3. There is nothing illegal in the Company's proposals. The proposals represent the norm in the maritime industry e.g 95% of vessels into and out of Dublin Port are outsourced. The only real choices available are those presented by the Company. A fudge or a half-way house outcome will not work and cannot be acceptable given the fiduciary responsibilities which must be discharged by the Board of the Company
Both parties made detailed and lengthy submissions to the Court in which they provided comprehensive information on all aspects of their respective positions. The Court has fully considered all of the information with which it was provided and has carefully evaluated the submissions made by the parties in formulating this recommendation.
In June, 2004, the parties concluded a collective agreement dealing with the pay and conditions of employment of the categories of employees associated with the present claims. That agreement was for three years duration and is due to expire in June 2007. The net issue for consideration in this referral is whether, having regard to all of the circumstances relied upon by the Company, that Agreement should now be terminated or whether the parties should continue to be bound by its terms for the remaining part of its duration.
Clause 19 of the Agreement did leave open the possibility of a review. This clause provides as follows:
- "The Company retains the right, subject to economic and competitive threats, to seek to amend the Agreement when appropriate, in accordance with relent provisions of the Collective Agreement".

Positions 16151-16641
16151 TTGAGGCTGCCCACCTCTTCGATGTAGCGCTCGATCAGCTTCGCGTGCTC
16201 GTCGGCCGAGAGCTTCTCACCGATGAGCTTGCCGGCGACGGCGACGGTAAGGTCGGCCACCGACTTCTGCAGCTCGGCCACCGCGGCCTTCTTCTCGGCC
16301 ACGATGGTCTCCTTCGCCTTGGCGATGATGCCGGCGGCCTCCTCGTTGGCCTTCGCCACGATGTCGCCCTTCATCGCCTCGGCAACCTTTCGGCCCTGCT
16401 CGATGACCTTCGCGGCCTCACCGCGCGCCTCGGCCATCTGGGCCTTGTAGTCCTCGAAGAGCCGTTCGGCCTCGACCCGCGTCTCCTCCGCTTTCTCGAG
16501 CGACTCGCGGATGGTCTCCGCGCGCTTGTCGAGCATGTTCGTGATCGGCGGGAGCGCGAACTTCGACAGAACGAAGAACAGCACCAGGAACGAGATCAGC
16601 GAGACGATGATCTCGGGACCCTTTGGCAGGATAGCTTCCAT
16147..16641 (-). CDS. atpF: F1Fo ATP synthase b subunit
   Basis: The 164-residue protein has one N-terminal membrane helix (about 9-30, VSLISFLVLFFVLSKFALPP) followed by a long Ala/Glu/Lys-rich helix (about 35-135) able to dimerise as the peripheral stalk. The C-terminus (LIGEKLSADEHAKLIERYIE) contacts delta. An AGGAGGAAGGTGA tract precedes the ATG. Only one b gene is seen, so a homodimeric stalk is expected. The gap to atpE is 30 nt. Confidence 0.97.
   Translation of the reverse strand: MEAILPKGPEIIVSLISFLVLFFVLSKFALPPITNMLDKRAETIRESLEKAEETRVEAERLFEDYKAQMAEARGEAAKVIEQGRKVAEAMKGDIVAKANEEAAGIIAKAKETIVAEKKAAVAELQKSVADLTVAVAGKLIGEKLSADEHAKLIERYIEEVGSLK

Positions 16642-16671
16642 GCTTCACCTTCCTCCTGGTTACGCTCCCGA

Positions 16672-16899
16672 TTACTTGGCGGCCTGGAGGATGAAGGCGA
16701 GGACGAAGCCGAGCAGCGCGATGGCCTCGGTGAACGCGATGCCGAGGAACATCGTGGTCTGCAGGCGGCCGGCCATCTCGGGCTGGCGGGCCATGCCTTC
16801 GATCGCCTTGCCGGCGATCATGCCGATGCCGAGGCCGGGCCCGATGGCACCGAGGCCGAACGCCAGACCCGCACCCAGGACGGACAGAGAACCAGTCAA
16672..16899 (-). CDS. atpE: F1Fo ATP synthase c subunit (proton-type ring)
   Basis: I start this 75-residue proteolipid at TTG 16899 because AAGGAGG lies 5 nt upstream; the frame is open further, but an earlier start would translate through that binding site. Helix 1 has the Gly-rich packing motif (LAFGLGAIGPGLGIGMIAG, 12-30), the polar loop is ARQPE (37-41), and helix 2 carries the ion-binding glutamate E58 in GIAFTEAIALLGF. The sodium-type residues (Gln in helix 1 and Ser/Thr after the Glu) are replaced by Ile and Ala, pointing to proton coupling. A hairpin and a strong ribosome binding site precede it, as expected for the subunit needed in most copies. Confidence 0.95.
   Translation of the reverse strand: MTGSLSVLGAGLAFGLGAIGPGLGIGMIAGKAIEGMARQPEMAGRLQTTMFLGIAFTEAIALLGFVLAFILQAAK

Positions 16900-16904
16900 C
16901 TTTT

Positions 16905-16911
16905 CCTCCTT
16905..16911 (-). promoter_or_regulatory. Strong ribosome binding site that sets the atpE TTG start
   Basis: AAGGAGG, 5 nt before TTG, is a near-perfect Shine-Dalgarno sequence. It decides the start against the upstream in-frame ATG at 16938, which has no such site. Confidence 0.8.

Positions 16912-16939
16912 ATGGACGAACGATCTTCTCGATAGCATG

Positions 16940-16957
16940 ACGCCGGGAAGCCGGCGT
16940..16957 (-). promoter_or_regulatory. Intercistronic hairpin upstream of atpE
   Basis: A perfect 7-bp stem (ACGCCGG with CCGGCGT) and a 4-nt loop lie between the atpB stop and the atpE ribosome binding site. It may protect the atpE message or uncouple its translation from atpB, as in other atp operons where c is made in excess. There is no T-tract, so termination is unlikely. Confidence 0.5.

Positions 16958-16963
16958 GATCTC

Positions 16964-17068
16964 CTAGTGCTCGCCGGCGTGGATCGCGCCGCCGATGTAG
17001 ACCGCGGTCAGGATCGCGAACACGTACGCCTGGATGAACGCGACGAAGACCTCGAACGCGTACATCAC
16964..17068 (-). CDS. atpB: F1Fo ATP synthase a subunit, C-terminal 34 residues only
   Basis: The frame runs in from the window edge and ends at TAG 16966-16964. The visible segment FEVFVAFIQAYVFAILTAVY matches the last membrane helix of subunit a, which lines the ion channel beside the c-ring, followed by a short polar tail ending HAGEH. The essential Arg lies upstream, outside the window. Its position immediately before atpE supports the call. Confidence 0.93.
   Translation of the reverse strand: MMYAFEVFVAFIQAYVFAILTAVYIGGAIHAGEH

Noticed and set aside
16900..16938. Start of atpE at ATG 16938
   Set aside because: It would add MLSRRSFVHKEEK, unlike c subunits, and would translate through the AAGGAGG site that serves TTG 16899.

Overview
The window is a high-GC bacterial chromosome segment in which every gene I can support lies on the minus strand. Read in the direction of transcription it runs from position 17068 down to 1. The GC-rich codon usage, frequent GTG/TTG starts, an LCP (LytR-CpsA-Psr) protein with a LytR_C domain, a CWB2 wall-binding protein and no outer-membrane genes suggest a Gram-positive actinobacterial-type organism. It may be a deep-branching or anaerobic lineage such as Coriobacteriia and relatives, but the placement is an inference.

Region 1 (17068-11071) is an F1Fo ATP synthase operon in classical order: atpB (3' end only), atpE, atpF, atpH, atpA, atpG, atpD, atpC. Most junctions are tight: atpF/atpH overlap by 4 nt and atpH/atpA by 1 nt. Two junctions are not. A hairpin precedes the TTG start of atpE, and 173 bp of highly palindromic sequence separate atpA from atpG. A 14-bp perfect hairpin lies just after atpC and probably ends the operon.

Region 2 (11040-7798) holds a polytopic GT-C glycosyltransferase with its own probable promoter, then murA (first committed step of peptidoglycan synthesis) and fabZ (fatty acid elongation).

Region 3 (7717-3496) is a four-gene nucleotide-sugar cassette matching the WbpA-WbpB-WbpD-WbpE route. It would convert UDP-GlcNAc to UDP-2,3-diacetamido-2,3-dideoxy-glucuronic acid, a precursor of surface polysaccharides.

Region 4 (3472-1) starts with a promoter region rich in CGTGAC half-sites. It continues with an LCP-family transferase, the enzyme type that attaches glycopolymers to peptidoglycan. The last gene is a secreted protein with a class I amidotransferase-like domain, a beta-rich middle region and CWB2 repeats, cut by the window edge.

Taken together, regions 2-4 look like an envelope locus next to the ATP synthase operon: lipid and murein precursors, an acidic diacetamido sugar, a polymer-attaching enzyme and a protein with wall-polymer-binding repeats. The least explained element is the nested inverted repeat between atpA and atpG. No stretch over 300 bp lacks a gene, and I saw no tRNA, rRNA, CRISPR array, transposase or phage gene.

During the currency of any collective agreement circumstances may change which makes its terms more or less attractive, to one or other of the parties, than was originally anticipated. Nevertheless this could not relieve either party from the obligation to honour the agreement for its duration or until it is voluntarily renegotiated. Were it otherwise the conduct of orderly industrial relations would be made significantly more difficult.
Having regard to all the circumstances of this case the Court is not convinced that the Company has made out a sufficiently compelling case to justify a unilateral termination of its agreement with the Union. Nor is the Court satisfied that all possibilities of renegotiating aspects of the Agreement to address the issues of current concern to the Company have been exhausted. Accordingly, the Court recommends that the Company continue to honour the Agreement of 2004 and that the parties resume negotiations on such modifications in its terms as are necessary in order to address the changes in circumstances which have occurred since its conclusion.
Finally, reference was made in the course of the hearing to the Registered Employment Agreement for Ships Officers. The terms of that Agreement are clear and are binding on both sides. The Court would strongly urge both parties to adhere strictly to the terms of that agreement in all their dealings with each other in the future.
Signed on behalf of the Labour Court
11th November, 2005______________________
Enquiries concerning this Recommendation should be addressed to Joanne O'Connor, Court Secretary.